Browne Popular Culture Library
PCL MS-33: William F. Ringle Collection
William Frank Ringle (1933-1984) was born June 17, 1933, in Okmulgee, Oklahoma and later moved with his family to Phoenix, Arizona. In 1951 he entered the University of Oklahoma where he studied geological engineering. From 1952 to 1957 he was employed by various mining companies in the southwest United States. In 1957 he returned to the University of Oklahoma; however, due to health reasons and divorce proceedings, he was unable to complete his degree.
In 1958 Ringle was inducted into the military. He was released from active duty in 1960 and began attending classes at Arizona State University in 1962. In 1963 he received his B.A. degree and immediately began courses for his M.A. degree in anthropology at Arizona State University. He spent some time in Northern Mexico where he was field foreman for a sponsored research project in the areas of human social behavior and applied anthropology.
In the fall of 1964 Ringle entered the doctoral degree program in anthropology at the University of Illinois where he taught from 1964 to 1968. During this time his interests as a self-proclaimed "hipanthropologist" turned towards the emerging counterculture and drug scene, and student protest movement. In the fall of 1968 Ringle accepted a position at Iowa State University where he taught anthropology classes until 1975.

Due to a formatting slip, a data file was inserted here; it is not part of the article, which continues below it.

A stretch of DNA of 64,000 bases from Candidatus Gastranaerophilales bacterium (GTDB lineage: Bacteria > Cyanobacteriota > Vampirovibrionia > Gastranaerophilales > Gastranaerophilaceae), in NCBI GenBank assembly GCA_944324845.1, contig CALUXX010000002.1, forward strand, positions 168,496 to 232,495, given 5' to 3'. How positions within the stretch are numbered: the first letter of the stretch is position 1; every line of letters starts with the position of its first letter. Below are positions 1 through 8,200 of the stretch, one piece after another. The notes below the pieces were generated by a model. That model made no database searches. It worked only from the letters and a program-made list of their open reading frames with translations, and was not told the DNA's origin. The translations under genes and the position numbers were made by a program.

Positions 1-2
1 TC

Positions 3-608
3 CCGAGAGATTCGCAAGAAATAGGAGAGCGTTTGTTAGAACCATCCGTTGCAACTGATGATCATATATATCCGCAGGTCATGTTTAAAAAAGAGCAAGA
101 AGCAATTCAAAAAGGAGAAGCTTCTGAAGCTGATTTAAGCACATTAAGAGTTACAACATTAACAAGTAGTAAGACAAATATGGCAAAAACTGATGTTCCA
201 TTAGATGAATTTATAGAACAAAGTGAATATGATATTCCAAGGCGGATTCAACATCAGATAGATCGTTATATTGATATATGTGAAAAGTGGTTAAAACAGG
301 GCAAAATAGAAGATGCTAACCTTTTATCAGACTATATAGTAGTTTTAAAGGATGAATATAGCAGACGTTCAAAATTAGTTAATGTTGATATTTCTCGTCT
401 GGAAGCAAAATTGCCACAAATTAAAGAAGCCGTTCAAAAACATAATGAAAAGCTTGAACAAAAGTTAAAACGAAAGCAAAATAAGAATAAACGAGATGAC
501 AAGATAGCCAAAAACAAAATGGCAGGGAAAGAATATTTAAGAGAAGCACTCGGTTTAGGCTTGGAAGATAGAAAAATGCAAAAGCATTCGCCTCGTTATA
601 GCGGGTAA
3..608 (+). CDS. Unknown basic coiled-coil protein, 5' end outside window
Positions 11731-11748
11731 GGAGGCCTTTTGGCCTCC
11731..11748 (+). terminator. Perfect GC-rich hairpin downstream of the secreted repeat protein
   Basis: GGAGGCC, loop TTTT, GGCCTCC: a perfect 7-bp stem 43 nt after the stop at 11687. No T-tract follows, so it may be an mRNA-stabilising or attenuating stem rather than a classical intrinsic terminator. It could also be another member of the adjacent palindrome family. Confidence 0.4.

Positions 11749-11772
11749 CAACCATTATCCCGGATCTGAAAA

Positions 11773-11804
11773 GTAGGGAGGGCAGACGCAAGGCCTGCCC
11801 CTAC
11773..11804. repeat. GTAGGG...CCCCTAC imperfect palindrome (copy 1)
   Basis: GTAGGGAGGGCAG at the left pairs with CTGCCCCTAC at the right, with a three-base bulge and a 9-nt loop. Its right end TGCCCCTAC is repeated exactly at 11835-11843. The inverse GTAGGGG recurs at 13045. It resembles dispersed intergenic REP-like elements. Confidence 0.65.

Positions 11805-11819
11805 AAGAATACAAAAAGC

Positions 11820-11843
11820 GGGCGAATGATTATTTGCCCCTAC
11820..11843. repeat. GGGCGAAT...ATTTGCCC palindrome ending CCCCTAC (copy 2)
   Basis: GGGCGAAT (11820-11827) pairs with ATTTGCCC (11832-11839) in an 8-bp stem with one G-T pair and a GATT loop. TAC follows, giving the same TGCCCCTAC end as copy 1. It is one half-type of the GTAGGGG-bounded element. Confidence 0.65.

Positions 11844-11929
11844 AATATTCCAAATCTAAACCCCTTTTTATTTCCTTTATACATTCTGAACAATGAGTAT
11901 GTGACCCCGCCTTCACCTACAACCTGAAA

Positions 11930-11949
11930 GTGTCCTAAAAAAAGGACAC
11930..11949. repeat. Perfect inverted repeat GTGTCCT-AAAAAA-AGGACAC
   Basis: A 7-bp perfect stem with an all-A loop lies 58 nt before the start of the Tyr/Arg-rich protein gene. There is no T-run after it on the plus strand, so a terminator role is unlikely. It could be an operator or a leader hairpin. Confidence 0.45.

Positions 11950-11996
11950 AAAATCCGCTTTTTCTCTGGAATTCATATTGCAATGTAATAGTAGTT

Ringle never completed his Ph.D., which was cause for his dismissal from Iowa State University in 1975. After leaving the university, he began working for the Chicago Northwestern Railway as a brakeman and conductor. In 1975 he established the Bluff Creek Theoretical Institute, a "small, subsistence commune of working scholars and artists", at Boone, Iowa where he lived until his death in February, 1984.
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